Fortunately, Microsoft haven’t enabled Google secure search by default yet, which makes it a good measurement tool. That doesn’t mean that some users of Internet Explorer don’t manually use the HTTPS version of Google search, which would skew the numbers a little but I don’t think it’d be significant enough to break the trend.
Astute readers may be wondering why not produce a complex analysis of different browsers and browser versions, trying to capture the largest percentage of traffic to perform the analysis on? The answer for that is straight forward, the growth rate of Google Accounts in browsers other than Internet Explorer is even higher, which I put down to the users being more internet savvy due to the fact that they aren’t using Internet Explorer and probably have a higher likelihood to have a Google Account as a by product of that. As such, as Firefox and Chrome continue to eat market share from Internet Explorer – it is reasonable to assume that the growth rate will accelerate even faster.
Measuring Google Account Growth With Google Analytics
What I’ve proposed below won’t tell you how many Google user accounts exist as an absolute number but it does provide a guide as to how fast Google Accounts might be growing in the wild.
To do this you’ll want to create two Google Analytics Advanced Segments:
- Source Google, Medium Organic, Browser Internet Explorer
- Source Google, Medium Organic, Browser Internet Explorer, Keyword (not provided)
Enable both of the newly created Google Analytics Advanced Segments, pick a date range from January 2012 until present and use weekly data points to smooth out the graph a little.
Use the Google Analytics Export feature and export the current view into a format you’re happy to work with in your spreadsheet application, I chose CSV but use whatever works for you. The way the data is exported from Google Analytics isn’t quite what we need, with a row for each weekly data point per advanced segment:
In the below screenshot you can see I’ve done three changes to help with data formatting:
- used a function to copy the values from the “Google, Organic, IE” rows into a new column
- added a new column showing the percentage of Google, Organic, Internet Explorer, (not provided) against Google, Organic, Internet Exploer
- filtered the Segment column and turned off Google, Organic, IE since the values are now in a new column thanks to point 1 above
Highlight the two Google Analytics Advanced Segment columns and the percentage, chart them in Excel and you’ll quickly see the growth rate of Google Accounts for the audience relevant to that particular website.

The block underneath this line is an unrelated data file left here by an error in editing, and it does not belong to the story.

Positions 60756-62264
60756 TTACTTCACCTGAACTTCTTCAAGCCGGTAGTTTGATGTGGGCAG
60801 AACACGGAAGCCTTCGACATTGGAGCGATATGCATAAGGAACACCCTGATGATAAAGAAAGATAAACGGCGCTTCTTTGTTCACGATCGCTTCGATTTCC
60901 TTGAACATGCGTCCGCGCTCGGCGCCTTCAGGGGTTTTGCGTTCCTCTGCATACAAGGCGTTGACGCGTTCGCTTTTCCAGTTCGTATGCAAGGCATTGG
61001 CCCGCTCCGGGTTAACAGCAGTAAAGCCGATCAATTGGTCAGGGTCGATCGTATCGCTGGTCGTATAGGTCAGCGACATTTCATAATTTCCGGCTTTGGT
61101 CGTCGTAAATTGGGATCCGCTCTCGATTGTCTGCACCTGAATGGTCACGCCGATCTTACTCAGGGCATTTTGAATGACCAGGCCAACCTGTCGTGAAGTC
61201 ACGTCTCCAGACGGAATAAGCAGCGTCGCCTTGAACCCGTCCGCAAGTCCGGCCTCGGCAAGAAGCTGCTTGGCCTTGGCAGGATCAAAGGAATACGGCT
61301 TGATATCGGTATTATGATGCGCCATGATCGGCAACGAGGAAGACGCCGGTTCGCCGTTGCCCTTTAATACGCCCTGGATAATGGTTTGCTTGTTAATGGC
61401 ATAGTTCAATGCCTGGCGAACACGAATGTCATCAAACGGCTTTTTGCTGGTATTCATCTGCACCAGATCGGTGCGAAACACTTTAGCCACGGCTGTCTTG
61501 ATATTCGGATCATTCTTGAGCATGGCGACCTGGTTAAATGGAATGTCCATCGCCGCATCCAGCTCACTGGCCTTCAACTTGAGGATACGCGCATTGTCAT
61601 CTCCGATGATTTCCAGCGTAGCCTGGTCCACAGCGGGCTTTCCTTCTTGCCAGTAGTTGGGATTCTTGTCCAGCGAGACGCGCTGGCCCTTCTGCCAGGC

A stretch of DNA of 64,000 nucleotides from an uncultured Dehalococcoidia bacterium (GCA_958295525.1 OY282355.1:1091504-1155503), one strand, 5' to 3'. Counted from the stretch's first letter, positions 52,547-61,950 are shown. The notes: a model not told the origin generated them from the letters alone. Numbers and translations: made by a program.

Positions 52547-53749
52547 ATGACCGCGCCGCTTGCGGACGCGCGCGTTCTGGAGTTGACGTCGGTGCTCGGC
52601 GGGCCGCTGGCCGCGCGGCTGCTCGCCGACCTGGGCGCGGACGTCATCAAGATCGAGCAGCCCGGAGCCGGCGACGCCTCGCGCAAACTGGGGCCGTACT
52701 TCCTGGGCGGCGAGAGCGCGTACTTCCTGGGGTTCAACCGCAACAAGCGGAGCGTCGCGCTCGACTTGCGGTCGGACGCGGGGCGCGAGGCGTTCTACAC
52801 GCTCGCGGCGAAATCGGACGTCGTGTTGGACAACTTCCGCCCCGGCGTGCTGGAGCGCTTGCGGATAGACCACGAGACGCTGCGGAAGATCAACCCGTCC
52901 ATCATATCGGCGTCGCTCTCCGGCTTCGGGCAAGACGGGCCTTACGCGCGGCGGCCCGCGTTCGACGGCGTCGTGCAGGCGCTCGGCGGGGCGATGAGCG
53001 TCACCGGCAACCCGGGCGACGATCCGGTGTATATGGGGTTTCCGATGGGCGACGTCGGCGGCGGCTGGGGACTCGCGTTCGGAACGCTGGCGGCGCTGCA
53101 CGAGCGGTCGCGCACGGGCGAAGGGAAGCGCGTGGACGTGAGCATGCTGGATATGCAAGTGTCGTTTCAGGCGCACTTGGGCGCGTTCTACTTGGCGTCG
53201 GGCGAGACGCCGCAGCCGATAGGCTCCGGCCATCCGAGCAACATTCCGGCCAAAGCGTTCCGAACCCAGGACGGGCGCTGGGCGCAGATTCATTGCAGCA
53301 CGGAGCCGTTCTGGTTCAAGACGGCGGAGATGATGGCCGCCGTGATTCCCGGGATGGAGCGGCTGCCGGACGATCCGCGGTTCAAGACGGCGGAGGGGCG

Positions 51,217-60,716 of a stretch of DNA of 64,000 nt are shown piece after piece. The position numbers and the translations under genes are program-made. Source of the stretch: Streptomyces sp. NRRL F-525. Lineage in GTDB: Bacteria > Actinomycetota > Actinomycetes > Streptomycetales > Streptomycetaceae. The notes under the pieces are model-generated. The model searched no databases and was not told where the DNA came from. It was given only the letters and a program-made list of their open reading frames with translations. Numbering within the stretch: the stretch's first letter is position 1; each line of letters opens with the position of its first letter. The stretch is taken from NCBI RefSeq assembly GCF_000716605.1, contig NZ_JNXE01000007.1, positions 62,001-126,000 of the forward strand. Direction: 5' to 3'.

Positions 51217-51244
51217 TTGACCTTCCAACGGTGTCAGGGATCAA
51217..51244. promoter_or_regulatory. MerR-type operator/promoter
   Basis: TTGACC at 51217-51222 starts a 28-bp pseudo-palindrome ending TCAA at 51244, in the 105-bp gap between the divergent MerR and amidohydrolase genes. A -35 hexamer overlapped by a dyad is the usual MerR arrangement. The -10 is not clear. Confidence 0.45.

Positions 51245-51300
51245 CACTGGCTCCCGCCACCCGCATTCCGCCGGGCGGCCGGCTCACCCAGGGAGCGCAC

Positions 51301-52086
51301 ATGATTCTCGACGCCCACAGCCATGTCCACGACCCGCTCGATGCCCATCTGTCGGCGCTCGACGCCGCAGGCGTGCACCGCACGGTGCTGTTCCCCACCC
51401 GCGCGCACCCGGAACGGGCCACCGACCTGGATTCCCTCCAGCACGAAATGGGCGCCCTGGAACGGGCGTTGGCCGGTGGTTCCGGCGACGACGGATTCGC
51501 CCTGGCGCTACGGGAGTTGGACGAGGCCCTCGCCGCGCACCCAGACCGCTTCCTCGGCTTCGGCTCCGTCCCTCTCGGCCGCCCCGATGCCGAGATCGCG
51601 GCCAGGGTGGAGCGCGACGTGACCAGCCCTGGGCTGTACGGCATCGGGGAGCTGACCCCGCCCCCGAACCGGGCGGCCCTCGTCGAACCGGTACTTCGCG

In the graph below the purple line represents the percentage of (not provided) keyword against the total organic visits. You can see that in March 2012 when Google rolled out Google secure search globally that the percentage was at around 7% and toward the end of the 2012 and into 2013 you can see that it has climbed over 14%.
Does the above graph showing the growth of Google Accounts mean that Google Accounts have actually doubled, no it doesn’t directly. It could also mean that the total number of Google Accounts remained unchanged and twice as many people started using their Google Account. Of course bother of those scenarios are equally unlikely and more likely is the steady growth of (not provided) above represents a combination of both Google Account growth and potentially that interface changes and the push of Google+ is driving higher levels of Google Account usage.
If the trend above holds over 2013, website owners and internet marketers are set to lose more keyword data from their web analytics packages through natural growth of Google Accounts. Of course rate at which the growth in Google Accounts impinges internet marketing efforts will be insignificant compared to Google Chrome switching over to Google secure search on the next update and the inevitability of Internet Explorer receiving an upgrade in a future service pack that uses Google secure search by default.
Do you have a no keyword internet marketing analysis strategy in place yet?
Great article. I will have to agree that the not provided will continue to grow along with new Google accounts. With all of the integration between Google products makes it more likely that this number will grow.
It is a shame that we will lose so much search data in Google Analytics because all logged in users that search through Google will show up as (not provided).
It’d be amazing to know what impact recent changes in the user interface throughout many Google web properties has had on the signup rate and ongoing usage. For example, the new black bar at the top of Google draws your eye to it & if you don’t have a Google Account, the signup/login is more prominent than it was in the past.
Another interesting point I think is that as a result of Google+ being available across many of the Google websites now, users that might have logged in/out regularly are going to progressively become less likely to log out because it is very convenient to be able to receive notifications & comment on those when not in Google+ directly.